What next for the West? by Shelley – 08-22-2013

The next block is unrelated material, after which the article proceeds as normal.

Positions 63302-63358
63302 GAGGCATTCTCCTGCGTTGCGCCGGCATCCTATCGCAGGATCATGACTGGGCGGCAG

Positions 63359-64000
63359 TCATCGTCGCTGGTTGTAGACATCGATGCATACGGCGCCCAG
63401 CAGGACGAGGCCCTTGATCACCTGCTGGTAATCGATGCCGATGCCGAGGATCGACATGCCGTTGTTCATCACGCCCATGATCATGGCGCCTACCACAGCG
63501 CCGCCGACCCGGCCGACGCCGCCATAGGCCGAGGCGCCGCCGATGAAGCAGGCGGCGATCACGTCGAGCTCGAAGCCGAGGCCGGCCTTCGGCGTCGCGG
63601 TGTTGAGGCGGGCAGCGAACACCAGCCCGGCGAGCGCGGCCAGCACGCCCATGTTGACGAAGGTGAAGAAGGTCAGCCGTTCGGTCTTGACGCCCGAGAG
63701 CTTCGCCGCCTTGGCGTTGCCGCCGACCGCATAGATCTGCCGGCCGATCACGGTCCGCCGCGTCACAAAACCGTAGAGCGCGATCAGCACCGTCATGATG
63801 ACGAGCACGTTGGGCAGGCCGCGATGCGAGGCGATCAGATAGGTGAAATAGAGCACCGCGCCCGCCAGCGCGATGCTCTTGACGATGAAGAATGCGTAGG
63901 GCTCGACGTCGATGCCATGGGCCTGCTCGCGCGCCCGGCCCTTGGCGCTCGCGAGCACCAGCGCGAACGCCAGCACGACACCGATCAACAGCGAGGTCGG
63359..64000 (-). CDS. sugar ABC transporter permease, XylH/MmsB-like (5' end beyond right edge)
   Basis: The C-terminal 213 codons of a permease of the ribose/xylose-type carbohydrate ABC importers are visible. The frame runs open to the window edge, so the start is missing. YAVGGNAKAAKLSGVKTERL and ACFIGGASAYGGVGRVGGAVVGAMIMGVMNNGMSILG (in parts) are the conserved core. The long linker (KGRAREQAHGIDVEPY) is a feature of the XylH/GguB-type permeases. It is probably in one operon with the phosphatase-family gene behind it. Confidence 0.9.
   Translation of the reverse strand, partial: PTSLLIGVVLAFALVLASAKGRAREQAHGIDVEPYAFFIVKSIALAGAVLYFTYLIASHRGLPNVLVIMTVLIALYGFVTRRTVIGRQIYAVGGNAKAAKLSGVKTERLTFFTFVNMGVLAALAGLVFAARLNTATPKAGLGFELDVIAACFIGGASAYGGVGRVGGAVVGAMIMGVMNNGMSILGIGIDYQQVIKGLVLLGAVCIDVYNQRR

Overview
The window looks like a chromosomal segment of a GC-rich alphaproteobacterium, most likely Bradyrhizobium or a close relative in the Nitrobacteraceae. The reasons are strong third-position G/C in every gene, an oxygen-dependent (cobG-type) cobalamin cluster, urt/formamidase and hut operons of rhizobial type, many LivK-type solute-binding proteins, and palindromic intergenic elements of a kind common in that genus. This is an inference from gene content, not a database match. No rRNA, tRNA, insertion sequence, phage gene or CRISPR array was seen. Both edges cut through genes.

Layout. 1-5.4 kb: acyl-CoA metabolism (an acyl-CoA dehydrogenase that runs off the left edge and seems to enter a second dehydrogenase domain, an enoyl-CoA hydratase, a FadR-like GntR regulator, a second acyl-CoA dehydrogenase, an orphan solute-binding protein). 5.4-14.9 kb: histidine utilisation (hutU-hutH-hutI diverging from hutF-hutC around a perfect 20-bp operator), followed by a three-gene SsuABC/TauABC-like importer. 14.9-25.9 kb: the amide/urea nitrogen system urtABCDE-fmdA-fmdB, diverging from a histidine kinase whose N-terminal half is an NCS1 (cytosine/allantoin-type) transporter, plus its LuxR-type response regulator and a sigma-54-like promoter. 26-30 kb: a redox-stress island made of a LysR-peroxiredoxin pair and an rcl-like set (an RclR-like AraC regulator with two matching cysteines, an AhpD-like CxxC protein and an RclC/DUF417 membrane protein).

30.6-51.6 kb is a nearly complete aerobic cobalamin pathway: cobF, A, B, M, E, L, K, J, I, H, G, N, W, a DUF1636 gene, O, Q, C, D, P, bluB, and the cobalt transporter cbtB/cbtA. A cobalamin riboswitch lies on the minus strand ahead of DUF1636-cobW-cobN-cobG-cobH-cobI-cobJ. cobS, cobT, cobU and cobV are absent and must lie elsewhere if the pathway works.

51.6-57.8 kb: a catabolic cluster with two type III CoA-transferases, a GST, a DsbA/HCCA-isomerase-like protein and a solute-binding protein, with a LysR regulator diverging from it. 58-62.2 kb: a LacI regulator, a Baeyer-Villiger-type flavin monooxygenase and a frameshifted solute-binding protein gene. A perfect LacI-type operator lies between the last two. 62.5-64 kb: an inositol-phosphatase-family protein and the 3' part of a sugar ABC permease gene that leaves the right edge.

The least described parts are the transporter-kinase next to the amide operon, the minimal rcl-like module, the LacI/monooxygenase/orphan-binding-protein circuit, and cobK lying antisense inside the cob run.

via The Financial Gazette – What next for the West? Ray Ndlovu AFTER its decade-long involvement in Zimbabwe’s protracted political crisis, the Southern African Development Community (SADC) gave the thumbs up to President Robert Mugabe’s victory in the July 31 elections at its Lilongwe, Malawi summit held over the weekend. The development has left the West in a fix over how to proceed in its dealings with a new government that will be led by President Mugabe. In the past, the West has imposed sanctions on the ruling elite in ZANU-PF as punishment for what they called human rights excesses. But ZANU-PF has been like the proverbial cat with nine lives after the sanctions failed to break its back. The formation of the government of national unity (GNU) in February 2009 with arch-rival, outgoing Prime Minister Morgan Tsvangirai, became the launch pad for ZANU-PF’s rival. The coalition afforded the party some breathing space, enabling it to reconnect with the grassroots. The usually frosty relations with the West also thawed under the GNU. The rivalry ensued once more after the European Union (EU), the United States and Australia refused to validate ZANU-PF’s July 31 poll victory as free and fair. The EU, US and Australia have echoed the MDC-T’s concerns that the poll outcome was manipulated hence it was not an expression of the people’s will. It is, however, the endorsement of the poll by SADC that is certain to trouble the EU and other western countries, which were unable to observe the elections and had to rely on the regional and continental blocs to make their own conclusions. President Mugabe also received yet another boost after being appointed the deputy chair of SADC, which is now led by Joyce Banda, the President of Malawi. While the SADC election observer mission declared the election “free and peaceful,” the West quickly condemned the poll results, breaking ranks with its earlier commitment to be guided by SADC’s assessment of the election. Australia went as far as to call for a fresh election to be held as the will of the people had been suppressed. Leaders from the US and the United Kingdom also expressed “grave concerns” over the fairness of the vote. Interestingly, Tsvangirai has complicated matters for his backers by withdrawing his court challenge of President Mugabe’s landslide victory. The West’s condemnation of the Zimbabwe election has not bothered SADC which proceeded to pass its seal of approval on President Mugabe’s victory at its summit held in Lilongwe, Malawi where the regional bloc stated its case against the West. Only Botswana has stuck its thumb out for Tsvangirai, at odds with the position adopted by the rest of the SADC. Banda, the incoming SADC chairwoman and Malawi President, fired a salvo at the West for imposing sanctions on Zimbabwe and urged for them to be lifted. “SADC calls upon the international community to review their position on sanctions following progress being made in Zimbabwe. I believe Zimbabwe deserves better, Zimbabweans have suffered enough,” Banda said. “The SADC also commends Zimbabwe for the peaceful manner in which elections were conducted and congratulates President Mugabe and his ZANU-PF party for their overwhelming win in the July 31 vote.” In response, the EU’s foreign policy chief, Catherine Ashton, said economic sanctions against President Mugabe and ZANU-PF leaders imposed in 2001 to protest a decade of human and democratic rights abuses cannot be lifted unless the vote is deemed “credible, free and fair”. Analysts said the EU might take time to normalise relations with Harare as it fears that the lifting of the sanctions would be an embarrassing climb-down for the bloc. Rashweat Mukundu, chairperson of the Zimbabwe Democracy Institute, said the West was likely to play hard-ball in order to see the direction of ZANU-PF policies. “Engagement will likely precede any lifting of sanctions, I do not see the West taking a cue from SADC but rather from what ZANU-PF does going forward. However, the West’s position is now weakened by SADC’s endorsement as President Mugabe now has Africa firmly on his side,” said Mukundu. “The West now has the burden of setting and agreeing on new benchmarks with President Mugabe for the lifting of sanctions and as of now we can only guess what these will be.” Charles Mangongera, a political commentator, said the West would hold its own, despite the endorsement of President Mugabe by the SADC. “I do not see the West relenting on its isolation of President Mugabe and ZANU-PF. I think the question of President Mugabe’s legitimacy will be back on the West’s agenda and we are back to the same situation we had prior to the formation of the GNU in 2009,” he said. Political analyst, Tanonoka Joseph Whande, based in Botswana, said SADC was created for the benefit of regional leaders, with no concern for its citizens. “The SADC exists for the leaders, not for the citizens…Disband SADC and kill the African Union for no other reason than that they are not representative of people’s intentions; they are, instead, retarding Africa’s progress,” said Whande.